Oil price could hit $107/barrel by end 2023! (But then again, it could not.)

Published: Fri 17 March 2023
Updated: Fri 17 March 2023
By steve

In Markets.

Oil price could hit $107/barrel by end 2023!

Read all about it, here. Normally, I’d be delighted to read a piece of research like this, but this note comes from Goldmans. Don’t get me wrong, Goldmans employs some bright people. Commodities are complex, and oil is the most complex of all, because not only is it a tradeable commodity, it’s highly politicized. Obviously, in recent times the sanctions against Russia have been covered in a lot of detail, but historically, since the first world war at least, oil has been more than just a source of energy. It has been a source of military dominance.

One part of me wants to believe that for a system as complex as the global economy, attempting to forecast rates out beyond a couple of months is essentially impossible. Keynes talked somewhere about the folly of trying to predict what interest rates would be in twenty years.

He did have something to say about productivity growth over decades-long timescales, so he was not opposed to looking into the future. Maybe he just didn’t want to forecast the value of a variable that is the outturn of so many opposing forces (generically, the supply and demand of funds for lending).

Anyway, although I’m obsessively interested in what will happen to the price of oil, and I am — deep in my heart — a bull, I find it hard to believe that the price of oil would go up by around 30% in the course of three quarters when the world economy may quite possibly fall into a deep recession, with a consequential jump in the value of the dollar (the denominator in the price of oil).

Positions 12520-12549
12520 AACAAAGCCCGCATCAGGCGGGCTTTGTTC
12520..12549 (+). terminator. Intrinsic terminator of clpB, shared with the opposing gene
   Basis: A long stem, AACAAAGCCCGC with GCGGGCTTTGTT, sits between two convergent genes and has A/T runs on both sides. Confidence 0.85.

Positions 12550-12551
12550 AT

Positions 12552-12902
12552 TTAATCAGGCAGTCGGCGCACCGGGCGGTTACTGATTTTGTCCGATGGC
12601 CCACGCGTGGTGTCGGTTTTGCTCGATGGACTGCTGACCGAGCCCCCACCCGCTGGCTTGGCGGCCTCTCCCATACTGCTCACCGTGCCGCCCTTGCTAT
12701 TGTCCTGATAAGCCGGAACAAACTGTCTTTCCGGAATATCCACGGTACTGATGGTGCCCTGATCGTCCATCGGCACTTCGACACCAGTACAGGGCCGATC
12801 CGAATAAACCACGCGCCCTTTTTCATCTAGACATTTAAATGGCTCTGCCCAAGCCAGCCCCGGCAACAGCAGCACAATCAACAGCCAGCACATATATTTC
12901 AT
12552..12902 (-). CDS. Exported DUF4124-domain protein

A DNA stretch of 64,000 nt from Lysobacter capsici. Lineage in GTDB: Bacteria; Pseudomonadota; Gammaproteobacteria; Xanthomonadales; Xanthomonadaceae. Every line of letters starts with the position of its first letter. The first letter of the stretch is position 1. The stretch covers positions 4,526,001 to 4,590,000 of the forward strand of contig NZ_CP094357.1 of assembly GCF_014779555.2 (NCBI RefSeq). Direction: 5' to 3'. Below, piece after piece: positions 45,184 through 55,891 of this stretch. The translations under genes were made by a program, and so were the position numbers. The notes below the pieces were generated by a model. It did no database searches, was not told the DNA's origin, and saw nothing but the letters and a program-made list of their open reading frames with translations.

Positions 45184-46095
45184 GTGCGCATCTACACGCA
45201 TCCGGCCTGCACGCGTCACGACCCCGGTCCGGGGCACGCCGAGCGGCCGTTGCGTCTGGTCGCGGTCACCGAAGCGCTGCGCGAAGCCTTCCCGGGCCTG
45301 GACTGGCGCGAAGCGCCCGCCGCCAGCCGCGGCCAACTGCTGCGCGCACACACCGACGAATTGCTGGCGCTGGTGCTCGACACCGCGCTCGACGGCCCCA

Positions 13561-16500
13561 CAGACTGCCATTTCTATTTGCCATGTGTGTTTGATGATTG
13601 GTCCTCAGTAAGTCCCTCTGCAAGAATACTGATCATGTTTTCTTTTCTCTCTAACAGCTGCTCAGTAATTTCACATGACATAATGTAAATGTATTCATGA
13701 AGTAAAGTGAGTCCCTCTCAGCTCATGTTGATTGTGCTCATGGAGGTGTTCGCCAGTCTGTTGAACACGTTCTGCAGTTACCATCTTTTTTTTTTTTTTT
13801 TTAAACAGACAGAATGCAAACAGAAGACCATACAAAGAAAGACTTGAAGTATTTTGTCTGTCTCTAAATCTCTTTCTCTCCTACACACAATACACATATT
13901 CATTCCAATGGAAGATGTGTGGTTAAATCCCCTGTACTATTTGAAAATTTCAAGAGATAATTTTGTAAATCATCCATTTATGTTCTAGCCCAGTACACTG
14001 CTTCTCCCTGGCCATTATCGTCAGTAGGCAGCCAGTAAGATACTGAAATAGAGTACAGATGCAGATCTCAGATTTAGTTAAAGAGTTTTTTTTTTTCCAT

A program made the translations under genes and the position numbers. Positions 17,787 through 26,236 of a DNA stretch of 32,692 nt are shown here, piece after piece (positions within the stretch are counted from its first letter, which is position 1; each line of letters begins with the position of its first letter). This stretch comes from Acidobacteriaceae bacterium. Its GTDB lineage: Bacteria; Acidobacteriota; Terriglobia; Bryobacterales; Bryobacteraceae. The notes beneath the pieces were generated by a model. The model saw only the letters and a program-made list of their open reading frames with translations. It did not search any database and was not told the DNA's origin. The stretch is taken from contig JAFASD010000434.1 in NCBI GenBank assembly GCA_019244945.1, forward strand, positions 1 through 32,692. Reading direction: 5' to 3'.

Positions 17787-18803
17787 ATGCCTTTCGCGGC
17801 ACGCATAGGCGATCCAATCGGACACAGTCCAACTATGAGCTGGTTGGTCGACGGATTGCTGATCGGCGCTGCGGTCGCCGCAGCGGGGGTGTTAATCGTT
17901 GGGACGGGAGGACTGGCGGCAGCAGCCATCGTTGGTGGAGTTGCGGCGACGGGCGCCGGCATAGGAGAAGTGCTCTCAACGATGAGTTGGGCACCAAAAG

Over the longer term, to me it seems implausible that the price of oil should not go up. Even if the marginal energy commodity is wind power (or solar), these are likely to be considerably more expensive than today’s oil price (around $76/barrel), this will still drive up the price of oil. However, commodity prices move in mysterious ways, and anyone who thinks that the price of a basket of commodities should slavishly follow any broad inflation index has been very wrong for a long time. COMT -- commodity basket ETF

Rudy is on a roll

Rudy Havenstein calls out the BS, again. Today’s post has a link to a new podcast featuring the heroic David Stockman. Listen to it here. I am a huge fan of Stockman, as regular readers will be aware.

And so is Matt Stoller. These commentators give a much more credible account of what is happening at the Fed than the mainstream press. OK, they are biased, but there is no such thing as an absence of bias, and basing your news coverage on press releases from official sources is about as biased as you can get.

The Fed has too much power, and with that power has come corruption. I would love to think that the market will triumph, but the casino is rigged, so it’s safer not to place any bets.

This a typical couple of paragraphs of a very well-informed criticism of the institution that is, practically, the monetary regulator for the whole world.